OIG Finds Waste in City’s Emergency Contracting Practices

 

OIG has published a report on the Chicago Department of Procurement’s (DPS) emergency contracting process. The report details how DPS awarded a series of emergency contracts from March 2010 through April 2011 contrary to its own internal emergency procurement policies. Specifically, DPS awarded a supplier ten separate unadvertised emergency contracts for concrete sewer pipes without adequately documented justification. According to OIG investigation, this practice cost the City approximately $467,000 more than the City’s later competitively bid contract and $201,000 more than if the City had kept the previous supply contract in place.

“While emergency contracting serves as an important practice for assuring uninterrupted operation of City government,” said Inspector General Joe Ferguson, “it should be pursued only when truly necessary, and in a manner that protects taxpayer dollars. OIG found significant that these emergency contracts needlessly wasted money, in ways that suggested the potential for waste in other emergency contracting processes. DPS has committed to addressing these issues, and OIG will continue to monitor the outcomes.”

In 2007, the City entered into a five-year supply contract with Azteca Supply Company to provide reinforced concrete sewer pipe and related items as needed by the Department of Water Management (DWM). In 2010, following a joint FBI-OIG investigation, Azteca, Azteca’s owner, and the owner’s husband were all indicted on federal fraud charges for allegedly engaging in a scheme to defraud the City and other governmental agencies by purporting to be a legitimate MBE/WBE materials supplies. In fact, Azteca was acting as a broker and pass-through for other vendors. DPS then began the debarment process, including the termination of Azteca’s contract with the City. To accommodate the City’s need for concrete sewer pipe, DWM and DPS initiated an emergency contract process, culminating in the City awarding ten emergency contracts between March 2010 and April 2011 to Elmhurst-Chicago Stone. In the meantime, DPS and DWM sought a new five-year supply contract. In April 2011, following a competitive bidding process, Welch Brothers, Inc. was awarded a five-year supply contract to provide DWM reinforced concrete sewer pipe and related products.

OIG analysis found that what cost the City $2,104,925 under the emergency contracts with Elmhurst could have been purchased for $1,637,502 under the new supply contract with Welch. Similarly, the same items could have been purchased for $1,903,731 under the previous supply contract with Azteca . DPS explained its actions in a memo to OIG noting that “DPS’s policy at the time of this indictment was to place interim restrictions upon any firm indicted for fraud against the City.” DPS reported that it “did not undertake a cost-benefit analysis when determining whether interim restrictions should have been placed upon Azteca,” explaining that “DPS believes that, except in extraordinary circumstances, engaging in a cost-benefit analysis with respect to the decision to place interim restrictions on a vendor indicted for defrauding the City would send a damaging message to the City’s residents and business community regarding the City’s expectations of honesty and fair dealing in its business partners.” DPS noted that it “does conduct cost benefit analyses upon the request of the user departments,” and cited a recent debarment in which a company was permitted to temporarily continue at the request of the user department to prevent the disruption of janitorial services. DPS largely did not contest three other related OIG findings:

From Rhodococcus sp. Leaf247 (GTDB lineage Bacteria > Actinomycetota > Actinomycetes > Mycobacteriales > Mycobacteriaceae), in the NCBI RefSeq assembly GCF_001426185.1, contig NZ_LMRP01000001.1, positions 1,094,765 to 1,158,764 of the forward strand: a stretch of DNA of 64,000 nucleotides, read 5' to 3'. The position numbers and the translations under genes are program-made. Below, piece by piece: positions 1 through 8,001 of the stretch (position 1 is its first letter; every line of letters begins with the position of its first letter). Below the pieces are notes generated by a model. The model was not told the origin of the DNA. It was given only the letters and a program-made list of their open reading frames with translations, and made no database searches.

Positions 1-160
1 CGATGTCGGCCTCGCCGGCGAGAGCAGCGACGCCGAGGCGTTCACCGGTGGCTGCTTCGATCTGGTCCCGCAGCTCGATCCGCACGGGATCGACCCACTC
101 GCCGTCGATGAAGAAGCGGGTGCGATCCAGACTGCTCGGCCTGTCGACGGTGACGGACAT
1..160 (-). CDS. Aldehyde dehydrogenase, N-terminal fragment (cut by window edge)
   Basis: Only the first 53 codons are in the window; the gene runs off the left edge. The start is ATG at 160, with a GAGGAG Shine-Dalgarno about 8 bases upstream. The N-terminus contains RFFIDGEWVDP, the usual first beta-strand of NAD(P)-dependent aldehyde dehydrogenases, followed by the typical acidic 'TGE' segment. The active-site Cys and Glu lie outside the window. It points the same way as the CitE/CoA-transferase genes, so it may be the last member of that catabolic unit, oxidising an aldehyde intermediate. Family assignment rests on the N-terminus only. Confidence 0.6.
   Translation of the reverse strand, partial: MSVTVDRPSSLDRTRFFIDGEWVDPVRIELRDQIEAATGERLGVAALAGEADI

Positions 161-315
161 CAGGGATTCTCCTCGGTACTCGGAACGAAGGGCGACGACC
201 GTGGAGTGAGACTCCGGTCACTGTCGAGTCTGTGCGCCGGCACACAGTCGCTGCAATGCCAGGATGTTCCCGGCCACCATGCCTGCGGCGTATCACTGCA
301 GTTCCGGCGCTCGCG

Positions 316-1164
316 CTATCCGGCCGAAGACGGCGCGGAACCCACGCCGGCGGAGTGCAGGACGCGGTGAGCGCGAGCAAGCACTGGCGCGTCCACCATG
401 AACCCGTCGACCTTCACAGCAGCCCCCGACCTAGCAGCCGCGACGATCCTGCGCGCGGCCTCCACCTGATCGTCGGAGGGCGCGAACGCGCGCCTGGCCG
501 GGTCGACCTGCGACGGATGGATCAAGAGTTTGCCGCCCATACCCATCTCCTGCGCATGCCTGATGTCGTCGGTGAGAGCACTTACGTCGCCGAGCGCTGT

1. OIG concluded that DPS had a practice of automatically and immediately cancelling the contracts of indicted vendors, without consideration of the potential problems that might ensue. In fact, a significant number of emergency contracts in 2011 were the result of vendor debarment or contract cancellation. The Municipal Code and Debarment Rules afford the CPO important discretion in determining whether to terminate an ongoing contract based on the contract’s impact on the public health, safety, or welfare. But the investigation revealed that unless requested by the user department, DPS does not review whether interim restrictions or contract termination will necessitate an emergency procurement, which often results in higher costs to the City. OIG recommended that DPS take a more pro-active role in evaluating the potential negative consequences of a contract cancellation in order to eliminate or minimize the use and costs of emergency contracts.
  2. DPS authorized the emergency contracts without sufficient documentation supporting the need for an emergency contract. OIG recommended that DPS improve its paperwork and ensure that it receives sufficient documentation when emergency contracts are requested. 3) Once DPS decided to cancel the Azteca contract, it should not have taken nearly 11 months to reissue the new contract. At least some of the emergency contracts may have been avoided with due care and diligence by DPS in managing the procurement process.